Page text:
Walkerton kids return to school

Walkerton is slowly returning to normal, as children go back to school today for the first time since a deadly E. coli outbreak hit their town more than two weeks ago.

Schools in Walkerton have been closed for the rest of the school year because E. coli has infected the town's water supply. So 2,400 students are going to makeshift classrooms in arenas, auditoriums and churches in neighbouring Hanover.

There are five schools involved, under the jurisdiction of public and Roman Catholic school boards.

Returning to school actually comes as a relief to kids in Walkerton who have grown bored and listless with nothing to do but ride their bikes and just hang around with friends.

Bottled water is being trucked in so restaurants and businesses can also reopen. But it will be six to eight weeks before Walkerton's water supply is safe again.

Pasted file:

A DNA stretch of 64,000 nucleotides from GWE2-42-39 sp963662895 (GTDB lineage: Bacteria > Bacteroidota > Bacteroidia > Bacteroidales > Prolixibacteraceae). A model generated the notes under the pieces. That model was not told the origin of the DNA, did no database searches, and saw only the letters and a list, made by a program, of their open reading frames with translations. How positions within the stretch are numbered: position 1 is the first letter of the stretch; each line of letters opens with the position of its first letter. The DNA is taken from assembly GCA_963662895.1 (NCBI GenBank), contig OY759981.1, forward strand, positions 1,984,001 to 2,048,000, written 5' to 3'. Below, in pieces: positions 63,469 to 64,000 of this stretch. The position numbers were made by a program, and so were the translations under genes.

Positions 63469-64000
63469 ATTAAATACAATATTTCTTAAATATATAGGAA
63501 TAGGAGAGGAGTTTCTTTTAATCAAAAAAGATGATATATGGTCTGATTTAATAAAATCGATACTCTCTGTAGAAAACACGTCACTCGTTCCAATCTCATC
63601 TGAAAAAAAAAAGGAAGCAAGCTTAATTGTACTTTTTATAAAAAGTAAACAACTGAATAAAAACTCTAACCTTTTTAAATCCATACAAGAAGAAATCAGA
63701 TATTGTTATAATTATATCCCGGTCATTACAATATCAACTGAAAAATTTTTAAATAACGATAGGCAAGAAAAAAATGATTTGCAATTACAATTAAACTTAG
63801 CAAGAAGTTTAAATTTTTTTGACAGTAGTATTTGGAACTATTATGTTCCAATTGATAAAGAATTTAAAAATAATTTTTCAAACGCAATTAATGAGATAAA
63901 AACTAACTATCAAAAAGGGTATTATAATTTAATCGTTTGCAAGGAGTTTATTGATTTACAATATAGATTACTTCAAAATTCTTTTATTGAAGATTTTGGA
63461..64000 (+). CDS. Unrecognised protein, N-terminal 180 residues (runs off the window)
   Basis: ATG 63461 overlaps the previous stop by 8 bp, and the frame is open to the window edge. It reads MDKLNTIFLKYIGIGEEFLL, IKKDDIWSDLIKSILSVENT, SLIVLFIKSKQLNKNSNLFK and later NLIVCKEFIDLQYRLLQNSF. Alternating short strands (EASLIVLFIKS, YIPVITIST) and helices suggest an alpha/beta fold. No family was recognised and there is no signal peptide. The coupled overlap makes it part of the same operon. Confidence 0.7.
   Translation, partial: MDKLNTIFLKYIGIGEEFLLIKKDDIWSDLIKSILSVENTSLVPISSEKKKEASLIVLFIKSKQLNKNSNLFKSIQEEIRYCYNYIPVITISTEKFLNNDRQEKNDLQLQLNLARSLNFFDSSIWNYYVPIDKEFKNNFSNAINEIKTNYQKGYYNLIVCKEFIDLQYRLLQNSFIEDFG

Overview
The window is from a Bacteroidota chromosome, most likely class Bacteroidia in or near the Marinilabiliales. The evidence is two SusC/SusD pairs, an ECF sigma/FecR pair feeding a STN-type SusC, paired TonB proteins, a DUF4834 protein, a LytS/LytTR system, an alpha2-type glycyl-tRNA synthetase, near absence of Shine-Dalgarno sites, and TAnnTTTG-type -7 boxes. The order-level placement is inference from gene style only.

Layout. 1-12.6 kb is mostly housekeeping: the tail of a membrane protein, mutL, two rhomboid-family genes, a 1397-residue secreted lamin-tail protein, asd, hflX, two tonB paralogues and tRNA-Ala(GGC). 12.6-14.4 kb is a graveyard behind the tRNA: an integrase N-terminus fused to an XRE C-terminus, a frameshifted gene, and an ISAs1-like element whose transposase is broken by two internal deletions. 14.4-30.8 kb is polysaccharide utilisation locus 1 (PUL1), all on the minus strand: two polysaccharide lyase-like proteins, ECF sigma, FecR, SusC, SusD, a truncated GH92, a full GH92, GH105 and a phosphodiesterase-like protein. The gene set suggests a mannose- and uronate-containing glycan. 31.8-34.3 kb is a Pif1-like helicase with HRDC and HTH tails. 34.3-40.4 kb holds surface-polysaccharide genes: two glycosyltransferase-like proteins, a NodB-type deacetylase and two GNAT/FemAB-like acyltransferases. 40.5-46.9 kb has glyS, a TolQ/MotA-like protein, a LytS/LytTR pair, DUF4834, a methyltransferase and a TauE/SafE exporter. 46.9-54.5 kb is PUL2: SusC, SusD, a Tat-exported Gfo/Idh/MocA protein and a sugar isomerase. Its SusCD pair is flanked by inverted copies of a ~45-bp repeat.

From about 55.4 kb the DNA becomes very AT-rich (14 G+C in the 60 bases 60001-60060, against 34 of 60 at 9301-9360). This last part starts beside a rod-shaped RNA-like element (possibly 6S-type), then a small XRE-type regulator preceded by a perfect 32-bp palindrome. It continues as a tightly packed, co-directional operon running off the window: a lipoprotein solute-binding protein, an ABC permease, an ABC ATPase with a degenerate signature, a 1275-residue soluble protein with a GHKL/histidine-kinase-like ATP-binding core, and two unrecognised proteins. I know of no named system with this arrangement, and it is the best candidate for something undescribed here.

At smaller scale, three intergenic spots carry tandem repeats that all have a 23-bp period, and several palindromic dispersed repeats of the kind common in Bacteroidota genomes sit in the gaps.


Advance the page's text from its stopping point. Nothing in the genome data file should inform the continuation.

On Monday, Prime Minister Chrtien said nothing is more important than protecting drinking water.

"We must preserve and protect the quality of our water and our air," Chrtien told a meeting of the Federation of Canadian Municipalities. "Nothing is more fundamental."

While safe drinking water is a provincial responsibility, Chrtien says Ottawa should be more proactive.

Chrtien says more money must be spent on ensuring safe water. He pointed to the E. coli outbreak in Walkerton which killed at least seven people and made hundreds sick.

The tainted water in Walkerton is still controversial for Ontario Premier Mike Harris. On Monday, he blamed municipalities for ignoring priorities such as sewer and water systems.

Harris told reporters, "We're looking at how we can put a priority on areas of sewer and water, and perhaps even say to municipalities, 'Don't apply for a new community centre or these facilities unless your basic infrastructure is up to snuff.'"